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Business English and British culture
17.10.2015, 09:41

Описание: BBC


What British workers say                     What British workers mean


With the greatest respect                        You’re totally wrong

That’s not bad                                         That’s rather good

That’s quite good                                    That’s rather bad

I’m not too bad                                        I am good

It could be worse                                     It probably couldn’t be worse

I’ll bear it in mind                                   I’ve already forgotten about it.

Sorry                                                       Excuse me/Hello/ I’m late/ You’re sitting in my

                                                                 chair/ You’ve stepped on my foot

That’s one way of looking at it              That’s the wrong way of looking at it

I’m sure it’s my fault                              It’s your fault

I’m easy                                                 I’m happy with any of the options

I am not trying to be rude                      I’m about to be rude

I’m not trying to be funny                      I’m about to be insulting

To be honest…                                       I’m about to be frank

Whenever you have a minute                 Do it now

At the end of the day                              When all is said and done

I might join you later                              Don’t expect to see me       




Idiosyncrasies of the Brits at work

By Mark Johanson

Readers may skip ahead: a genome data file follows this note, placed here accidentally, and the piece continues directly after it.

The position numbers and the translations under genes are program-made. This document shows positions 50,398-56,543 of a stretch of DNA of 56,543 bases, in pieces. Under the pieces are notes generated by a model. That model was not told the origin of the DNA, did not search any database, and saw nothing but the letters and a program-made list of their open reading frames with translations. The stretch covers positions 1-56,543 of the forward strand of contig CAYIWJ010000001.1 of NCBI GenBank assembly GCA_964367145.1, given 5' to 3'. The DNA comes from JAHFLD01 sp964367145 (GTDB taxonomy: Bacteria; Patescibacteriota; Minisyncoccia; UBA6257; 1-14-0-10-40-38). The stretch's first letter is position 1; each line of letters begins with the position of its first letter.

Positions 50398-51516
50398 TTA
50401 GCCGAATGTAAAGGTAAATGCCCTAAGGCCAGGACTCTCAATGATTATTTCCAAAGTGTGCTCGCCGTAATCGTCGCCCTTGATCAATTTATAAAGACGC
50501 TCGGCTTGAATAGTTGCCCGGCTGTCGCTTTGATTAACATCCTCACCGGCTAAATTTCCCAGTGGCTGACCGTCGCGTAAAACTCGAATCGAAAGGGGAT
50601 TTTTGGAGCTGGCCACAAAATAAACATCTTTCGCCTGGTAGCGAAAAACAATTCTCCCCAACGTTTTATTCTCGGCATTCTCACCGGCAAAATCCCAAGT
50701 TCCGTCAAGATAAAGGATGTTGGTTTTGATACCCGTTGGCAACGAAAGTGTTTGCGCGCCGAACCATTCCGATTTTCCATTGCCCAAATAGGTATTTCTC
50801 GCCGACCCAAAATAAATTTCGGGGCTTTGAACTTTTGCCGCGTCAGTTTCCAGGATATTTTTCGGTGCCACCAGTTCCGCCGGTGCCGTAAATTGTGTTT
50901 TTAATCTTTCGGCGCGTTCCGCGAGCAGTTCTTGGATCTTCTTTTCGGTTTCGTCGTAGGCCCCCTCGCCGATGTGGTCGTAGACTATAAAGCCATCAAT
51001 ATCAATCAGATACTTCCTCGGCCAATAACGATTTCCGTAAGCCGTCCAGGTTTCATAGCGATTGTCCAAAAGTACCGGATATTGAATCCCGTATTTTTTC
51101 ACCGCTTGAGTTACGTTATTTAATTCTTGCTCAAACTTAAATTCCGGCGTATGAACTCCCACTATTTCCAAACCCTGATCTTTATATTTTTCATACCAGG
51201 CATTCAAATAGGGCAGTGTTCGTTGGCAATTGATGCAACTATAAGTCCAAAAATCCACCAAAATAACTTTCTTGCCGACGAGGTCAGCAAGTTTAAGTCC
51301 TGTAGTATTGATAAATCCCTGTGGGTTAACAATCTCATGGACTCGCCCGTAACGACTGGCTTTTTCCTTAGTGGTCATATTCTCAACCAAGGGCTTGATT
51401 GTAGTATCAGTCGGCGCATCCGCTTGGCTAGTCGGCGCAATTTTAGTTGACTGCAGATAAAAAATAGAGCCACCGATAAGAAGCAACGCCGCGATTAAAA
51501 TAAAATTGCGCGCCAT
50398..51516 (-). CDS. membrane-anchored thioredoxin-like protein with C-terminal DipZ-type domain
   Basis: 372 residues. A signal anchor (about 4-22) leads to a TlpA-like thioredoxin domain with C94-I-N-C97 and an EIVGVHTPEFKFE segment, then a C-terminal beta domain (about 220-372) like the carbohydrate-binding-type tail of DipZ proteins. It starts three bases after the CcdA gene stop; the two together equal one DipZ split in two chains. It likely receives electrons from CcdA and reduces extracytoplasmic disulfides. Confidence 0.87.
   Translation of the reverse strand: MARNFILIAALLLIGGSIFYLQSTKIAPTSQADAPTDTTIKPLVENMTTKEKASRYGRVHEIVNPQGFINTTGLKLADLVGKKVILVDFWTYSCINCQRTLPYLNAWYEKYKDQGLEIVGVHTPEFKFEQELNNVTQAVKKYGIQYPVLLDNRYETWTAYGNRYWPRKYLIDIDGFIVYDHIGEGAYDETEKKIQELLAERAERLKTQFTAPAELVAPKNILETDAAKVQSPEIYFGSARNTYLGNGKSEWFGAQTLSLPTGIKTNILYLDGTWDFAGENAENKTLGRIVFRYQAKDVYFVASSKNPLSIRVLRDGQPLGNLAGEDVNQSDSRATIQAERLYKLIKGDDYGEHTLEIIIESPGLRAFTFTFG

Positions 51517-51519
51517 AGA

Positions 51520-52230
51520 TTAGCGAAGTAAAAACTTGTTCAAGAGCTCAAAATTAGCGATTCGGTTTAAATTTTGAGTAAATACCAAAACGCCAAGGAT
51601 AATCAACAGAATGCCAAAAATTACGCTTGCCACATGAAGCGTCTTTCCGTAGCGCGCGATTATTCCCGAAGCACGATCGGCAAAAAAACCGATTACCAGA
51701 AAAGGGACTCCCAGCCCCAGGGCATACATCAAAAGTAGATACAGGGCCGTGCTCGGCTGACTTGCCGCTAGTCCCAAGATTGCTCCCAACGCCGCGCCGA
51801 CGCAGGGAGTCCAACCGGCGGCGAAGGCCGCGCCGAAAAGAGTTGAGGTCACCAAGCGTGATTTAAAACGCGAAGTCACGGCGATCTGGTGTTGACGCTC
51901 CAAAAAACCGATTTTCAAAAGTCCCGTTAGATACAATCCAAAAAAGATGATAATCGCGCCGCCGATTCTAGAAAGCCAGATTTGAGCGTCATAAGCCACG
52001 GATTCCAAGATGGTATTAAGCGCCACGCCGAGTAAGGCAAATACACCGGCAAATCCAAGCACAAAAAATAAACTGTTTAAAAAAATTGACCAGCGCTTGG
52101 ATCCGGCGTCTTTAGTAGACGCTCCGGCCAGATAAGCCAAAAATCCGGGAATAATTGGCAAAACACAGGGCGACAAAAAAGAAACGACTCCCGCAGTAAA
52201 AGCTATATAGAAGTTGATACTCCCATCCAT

11 September 2015



One of the most amusing adjustments for expats arriving in a British office is the ritual of tea and biscuits.

Chilean architect, Camila Rock, said there is a bell at her London architecture firm that rings at 16:30 every day, at which point the office grinds to a halt for an office-wide teatime, prepared by different teams each week.

“I was told right from the start that if I don’t add a drop of milk I am not having a proper (cup of) tea,” she said, adding that she relishes this social moment in the day.

It's no laughing matter. The Brits take their daily “cuppa” seriously; it crosses industries and age groups. And while it may be an old-fashioned tradition, the tea-break is making a comeback.

“It’s a really friendly tradition,” French fashion analyst Irwin Welcman said. He moved to London from Paris in 2013. “Each time someone in my team is going to have a tea, they ask the whole team if anyone wants one and now everybody knows each other's tastes.”

A study by biscuit baker, Thomas J Fudges, of 2,000 British workers, revealed one in four would be more likely to close a deal in a meeting because of the biscuits provided, with shortbread, chocolate bourbons and flapjacks all likely to win a favourable reaction.

James Field, senior training manager at Debrett’s Training Academy, said Brits also feel that it’s important to be able to offer clients a tea “because it can be a daunting thing coming into your office. They’re not in their space and they may feel a little on edge, so to get the best out of them, it’s important to serve them well.”

A different kettle of fish

Other nuances of British workplaces are far harder to get to grips with.

Corporate culture is often thought of as a universal language, but many expats in the UK agree that Brits have their own dialect.

Small talk before a meeting, no matter how important the discussion, is as British as the tea and biscuits. Field noted that the weather, the turnout and the food you just ate are all common icebreakers in the UK.

Idle chitchat, however, can prove challenging for expats from places like the US where being assertive and quickly getting to the point  are considered admirable leadership skills at work, both in person and online.

Adding to the confusion, talking too much can also get you in trouble.